Key storylines for MBB and WBB this season

Sophomore guard Wooga Poplar drives to the basket during Miami's exhibition game against IUP on Sunday, Oct. 30 at the Watsco Center. Photo credit: Alexandra Carnochan

The Miami Hurricanes men’s and women’s basketball teams are just days away from the start of their seasons on Nov. 7.

Both programs made history last year, with the men making their first Elite Eight appearance in team history while the women advanced to the Atlantic Coast Conference Championship Game for the first time ever.

However, thanks to an abundance of transfers, Miami basketball looks much different in 2022. Can the men and women continue last year’s success? Here are key storylines to watch this season.

Key transfers will make or break men’s basketball

Kameron McGusty, Sam Waardenburg and Charlie Moore led the team in points, rebounds, and assists last season, respectively, but none of them will return this year.

To replace these players, the Hurricanes looked to the transfer portal.

From Kansas State, guard Nijel Pack joins the ACC after making First Team All-Big 12. He averaged 17.4 points, 3.8 rebounds and 2.2 assists while shooting 43.6% from three in 2021-22.

“How fast [the Hurricanes] played, how free they played. I feel like every guy out there was really, really happy on that team,” Pack said about Miami after watching it last season. “This is something I really want to be a part of.”

The ‘Canes also acquired former Arkansas State starting forward Norchad Omier, the Sun Belt Player of the Year and the Sun Belt Defensive Player of the Year in 2021-22.

The 6-foot-7 sophomore from Nicaragua averaged a double-double with 17.9 points and 12.2 rebounds per game last season. He also recorded 56 blocks and 46 steals.

Collectively, Pack and Omier were dominant at their former schools last season and will need to return that production to the court this year for Miami to continue to grow.

“Coming from a mid-major to a high major, [there is] just a lot of talent on the team. You got to bring your best every day, you got to show up, show the coaches everything every day,” Omier said.

Isaiah Wong should emerge as the leader of men’s basketball

New Jersey native Isaiah Wong was a big factor in Miami’s run to the Elite Eight last season.

The guard was a Third Team All-ACC member who averaged 15.7 points per game and Miami’s leading scorer in its first two games in the 2022 NCAA Tournament.

“Every year there is always something to improve on. I’m always in the gym working out, trying to be more consistent as a player,” Wong said at the ACC tipoff in Charlotte.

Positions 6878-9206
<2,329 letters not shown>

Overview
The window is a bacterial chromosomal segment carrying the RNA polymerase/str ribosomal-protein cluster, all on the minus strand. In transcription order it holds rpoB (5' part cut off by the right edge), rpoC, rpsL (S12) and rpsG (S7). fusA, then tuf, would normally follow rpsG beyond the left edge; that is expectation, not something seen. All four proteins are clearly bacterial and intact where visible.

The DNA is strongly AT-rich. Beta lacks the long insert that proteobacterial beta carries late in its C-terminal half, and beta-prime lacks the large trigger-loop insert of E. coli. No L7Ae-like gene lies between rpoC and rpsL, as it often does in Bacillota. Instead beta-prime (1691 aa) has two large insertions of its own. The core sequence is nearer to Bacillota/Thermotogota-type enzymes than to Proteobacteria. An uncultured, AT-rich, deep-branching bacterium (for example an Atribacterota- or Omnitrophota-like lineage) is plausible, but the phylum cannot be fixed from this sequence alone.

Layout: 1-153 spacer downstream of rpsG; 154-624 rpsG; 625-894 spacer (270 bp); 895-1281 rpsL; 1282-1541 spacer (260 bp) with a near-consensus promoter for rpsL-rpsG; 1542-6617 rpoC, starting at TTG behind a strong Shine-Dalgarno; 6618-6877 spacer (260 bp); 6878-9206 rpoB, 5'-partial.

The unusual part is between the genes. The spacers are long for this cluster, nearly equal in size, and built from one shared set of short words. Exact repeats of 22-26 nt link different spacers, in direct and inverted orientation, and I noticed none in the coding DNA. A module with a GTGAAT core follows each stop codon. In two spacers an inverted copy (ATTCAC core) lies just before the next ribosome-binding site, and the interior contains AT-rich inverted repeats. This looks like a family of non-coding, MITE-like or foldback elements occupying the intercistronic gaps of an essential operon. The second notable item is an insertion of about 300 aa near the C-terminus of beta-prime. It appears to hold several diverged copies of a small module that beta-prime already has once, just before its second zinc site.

Wong has received no shortage of praise from colleagues.

“I’m on the road all summer for the first time recruiting for the University of Miami, and all coaches are talking about is Isaiah Wong and how hard he is to guard and how hard he is to prepare for,” new assistant coach Kotie Kimble said.

If the preseason First Team All-ACC honoree lives up to expectations, the Hurricanes will be a force in college basketball this season.

Cavinder twins will be crucial on the court for women’s basketball

Anybody could assume that Miami likes the attention Hanna and Haley Cavinder, whose joint Tiktok account has over four million followers, bring to Coral Gables this season after transferring from Fresno State.

All might be well on the social end, but followers won’t translate to winning and the Cavinder twins will be asked to do a lot this season.

“I have not seen them frustrated,” head coach Katie Meier said. “They have elevated this team with their determination.”

Fortunately, the twins have plenty of talent. Haley was an All-Mountain West Team member with Fresno State last season while setting an NCAA record in free throw percentage at 97.3%. She averaged 19.8 points and 9.5 rebounds per game.

Her sister Hanna started in 29 games and finished 10th in the conference in scoring with 14.6 points per game and sixth in the conference with 1.8 steals per game.

“We know we needed shot makers and we got them and we’re happy to have them,” Meier said.

The Cavinders will need to carry over their success to Miami if the ‘Canes want to make a run in the NCAA tournament.

Elite offense could bring women’s basketball to the next level

Miami was a very solid defensive team last season. Finishing fourth in the ACC, the Hurricanes only allowed teams to score 58.4 points per game.

It wasn’t the same story on offense, however. Miami finished second to last in scoring in the ACC, averaging 60.9 points per game.

The Cavinder twins should help, but Miami could also use a big offensive year from Destiny Harden and Ja’Leah Williams. Harden, a graduate student, was effective as she averaged 7.7 points after returning from injury.

Williams averaged 7.3 points last year and is only a sophomore. If she can improve on a good freshman campaign, it could go a long way for the ‘Canes.

“If we don’t have energy, Ja’Leah brings it. If we need a big-time defensive play, Ja’Leah brings it,” Meier said. “The team’s identity has a lot to do with Ja’Leah.”

Since most of the scoring will likely come from the perimeter players, seniors Moulayna Johnson Sidi Baba and Lola Pendande could be due for a big year down low as opportunities open up.

Coming off historic years, men’s and women’s basketball are poised for continued success. Fans will get to see both teams in action on Nov. 7, when the women open their season against Maryland Eastern Shore at the Watsco Center before the men take on Lafayette later that night.